How many GZZTs
can your brain resists?


Latest and Breaking Anthropology News

Latest and Breaking Social Anthropology News
Bronze Age dagger saved after being used as a DOORSTOP: Norfolk...

Hit-and-run driver smashes through Minneapolis crowd of protesters and drags woman 20 feet under FRONT WHEEL - as demonstrations break out across 170 U.S. cities 'He'd be alive if he just followed orders': Defiant cop Darren Wilson says he was 'doing his job right' when he shot dead Michael Brown - and he would do it again Forensic analysis of grand jury testimony: The evidence that convinced them to NOT indict Ferguson cop Darren Wilson in Michael Brown shooting Michael Brown's friend claims Officer Wilson made HIM fear for his life when he killed his pal as Trayvon Martin's mother accuses Ferguson cop of murder Michael Brown's parents slam the 'broken process' after angry outbursts on Monday night when they urged protesters to 'burn this b****' down' EXCLUSIVE Michael Brown's cousin emerges from police station after her arrest amid ugly scenes as protesters rampage through Ferguson ... (more)

Mystery of Alexander the Great-era tomb holds Greeks in thrall

Greek archaeologist Katerina Peristeri dug in obscurity for years before unearthing a marble tomb from the time of Alexander the Great -- a find that has brought her instant fame. In a land with one of the world's richest cultural heritages, archaeologists rarely receive much public notice.

Where history takes a hand in our habitat

Congratulations, you're now registered! Let us know what news and updates you want to hear about and we'll send them straight to your inbox. RSPB Scotland manages more than 80 nature reserves in Scotland: some small like Mersehead in Dumfriesshire, others vast like Abernethy or the Flows east and north of Forsinard.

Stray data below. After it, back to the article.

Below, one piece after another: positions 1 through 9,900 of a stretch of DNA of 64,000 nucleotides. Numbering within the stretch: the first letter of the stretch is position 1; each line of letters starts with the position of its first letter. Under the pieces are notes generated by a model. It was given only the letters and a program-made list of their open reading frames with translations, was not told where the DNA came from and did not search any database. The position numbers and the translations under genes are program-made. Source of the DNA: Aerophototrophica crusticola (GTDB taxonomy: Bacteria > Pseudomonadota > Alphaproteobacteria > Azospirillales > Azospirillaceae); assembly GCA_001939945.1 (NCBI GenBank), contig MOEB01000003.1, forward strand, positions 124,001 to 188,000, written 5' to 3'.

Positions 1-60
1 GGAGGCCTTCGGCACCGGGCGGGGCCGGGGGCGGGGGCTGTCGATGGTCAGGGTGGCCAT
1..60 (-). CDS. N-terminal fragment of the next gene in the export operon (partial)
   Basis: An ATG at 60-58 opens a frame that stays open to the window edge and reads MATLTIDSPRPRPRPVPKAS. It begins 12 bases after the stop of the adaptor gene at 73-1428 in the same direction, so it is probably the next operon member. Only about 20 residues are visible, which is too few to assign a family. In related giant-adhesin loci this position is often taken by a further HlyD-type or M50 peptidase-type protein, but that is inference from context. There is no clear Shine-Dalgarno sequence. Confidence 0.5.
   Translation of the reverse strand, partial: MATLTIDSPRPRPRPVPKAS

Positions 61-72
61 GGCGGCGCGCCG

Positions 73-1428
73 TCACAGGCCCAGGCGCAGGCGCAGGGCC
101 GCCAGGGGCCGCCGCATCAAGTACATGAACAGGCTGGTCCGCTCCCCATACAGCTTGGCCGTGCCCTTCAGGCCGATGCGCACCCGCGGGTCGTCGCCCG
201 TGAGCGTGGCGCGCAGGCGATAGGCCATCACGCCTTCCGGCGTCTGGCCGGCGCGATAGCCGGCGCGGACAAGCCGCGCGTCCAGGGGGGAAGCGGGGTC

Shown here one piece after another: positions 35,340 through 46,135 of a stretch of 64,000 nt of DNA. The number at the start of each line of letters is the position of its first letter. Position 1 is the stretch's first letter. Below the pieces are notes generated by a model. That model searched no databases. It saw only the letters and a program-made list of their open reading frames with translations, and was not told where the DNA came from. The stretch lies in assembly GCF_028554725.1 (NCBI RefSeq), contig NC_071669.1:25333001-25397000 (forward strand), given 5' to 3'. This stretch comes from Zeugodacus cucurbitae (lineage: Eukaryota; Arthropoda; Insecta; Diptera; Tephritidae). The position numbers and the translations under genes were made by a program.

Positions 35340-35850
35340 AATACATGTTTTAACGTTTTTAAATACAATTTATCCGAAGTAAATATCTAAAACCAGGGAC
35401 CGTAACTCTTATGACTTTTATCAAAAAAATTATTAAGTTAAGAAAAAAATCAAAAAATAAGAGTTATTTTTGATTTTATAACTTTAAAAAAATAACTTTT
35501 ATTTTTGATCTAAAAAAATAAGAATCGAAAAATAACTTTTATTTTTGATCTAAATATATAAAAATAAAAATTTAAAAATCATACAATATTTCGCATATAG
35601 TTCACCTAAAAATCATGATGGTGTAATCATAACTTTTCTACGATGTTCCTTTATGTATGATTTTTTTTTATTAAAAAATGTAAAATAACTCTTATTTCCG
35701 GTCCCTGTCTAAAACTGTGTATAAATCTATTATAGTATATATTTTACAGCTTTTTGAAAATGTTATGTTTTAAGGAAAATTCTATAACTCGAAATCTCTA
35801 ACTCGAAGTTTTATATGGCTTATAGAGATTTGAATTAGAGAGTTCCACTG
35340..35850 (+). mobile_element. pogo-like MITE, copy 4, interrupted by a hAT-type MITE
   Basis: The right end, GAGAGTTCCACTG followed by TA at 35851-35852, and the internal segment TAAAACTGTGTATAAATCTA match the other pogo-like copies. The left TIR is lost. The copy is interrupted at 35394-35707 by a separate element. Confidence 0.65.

12th Century Sword Found By An Archaeologist Could Have Belonged To Ivan The Terrible

A 12th century sword was found buried under a tree in the region of Novosibirsk in Siberia. In 1975, the weapon was unearthed and it is the only one of its kind found in Siberia.

Reconstructing Clothes From The Iron Age

Image Caption: One of our aims in reconstructing the tunic is to learn more about how the textile was made, how time-consuming it was to make, and how the wool was used, explains Marianne Vedeler. Credit: Yngve Vogt A few years ago, the oldest known piece of clothing ever discovered in Norway, a tunic dating from the Iron Age, was found on a glacier in Breheimen.

Ruins thought to be port actually buried Greek city

The ancient Roman city of Pompeii is a tragic story - destroyed in 79 AD by an eruption from Mount Vesuvius killing an estimated 16,000 people . Now, scientists are saying they've found an "underwater Pompeii," although no one is sure what caused this city's demise.

Stolen artefacts seized from lawyer in Rome

Rome, November 25 - Police on Tuesday seized stolen archaeological and cultural artefacts of "inestimable value" from the home of a civil lawyer in Rome. The material, dating from ancient Etruscan times to the Baroque period, came from at least 24 separate thefts carried out across the regions of Lazio, Umbria, the Marches, Abruzzo and Tuscany over the course of years, police said.

Link discovered between prenatal enamel growth rates in teeth and weaning in human babies

The research found that incisor teeth grow quickly in the early stages of the second trimester of a baby's development, while molars grow at a slower rate in the third trimester. This is so incisors are ready to erupt after birth, at approximately six months of age, when a baby makes the transition from breast-feeding to weaning.

The tomb at Amphipolis tells a tale of family drama and palace intrigue

The tomb dates back to fourth century BC, and just after the death of Alexander the Great. This is an aerial shot of the tomb.

Denver scientists publish research on Snowmastodon Project

Brendon Asher, an archaeology grad student from the University of Kansas, brushes off the bones of a juvenile female mammoth in Snowmass Village in 2010. Four years of excavation and research in a Colorado reservoir have led to the publication of the Snowmastodon Project Science Volume in an international science journal this month.

Did you find this helpful? is an honest, human-edited directory of free online services and useful sites. We are about to celebrate 20 years in Internet. We would be very happy if you buy us a coffee.

Thank you!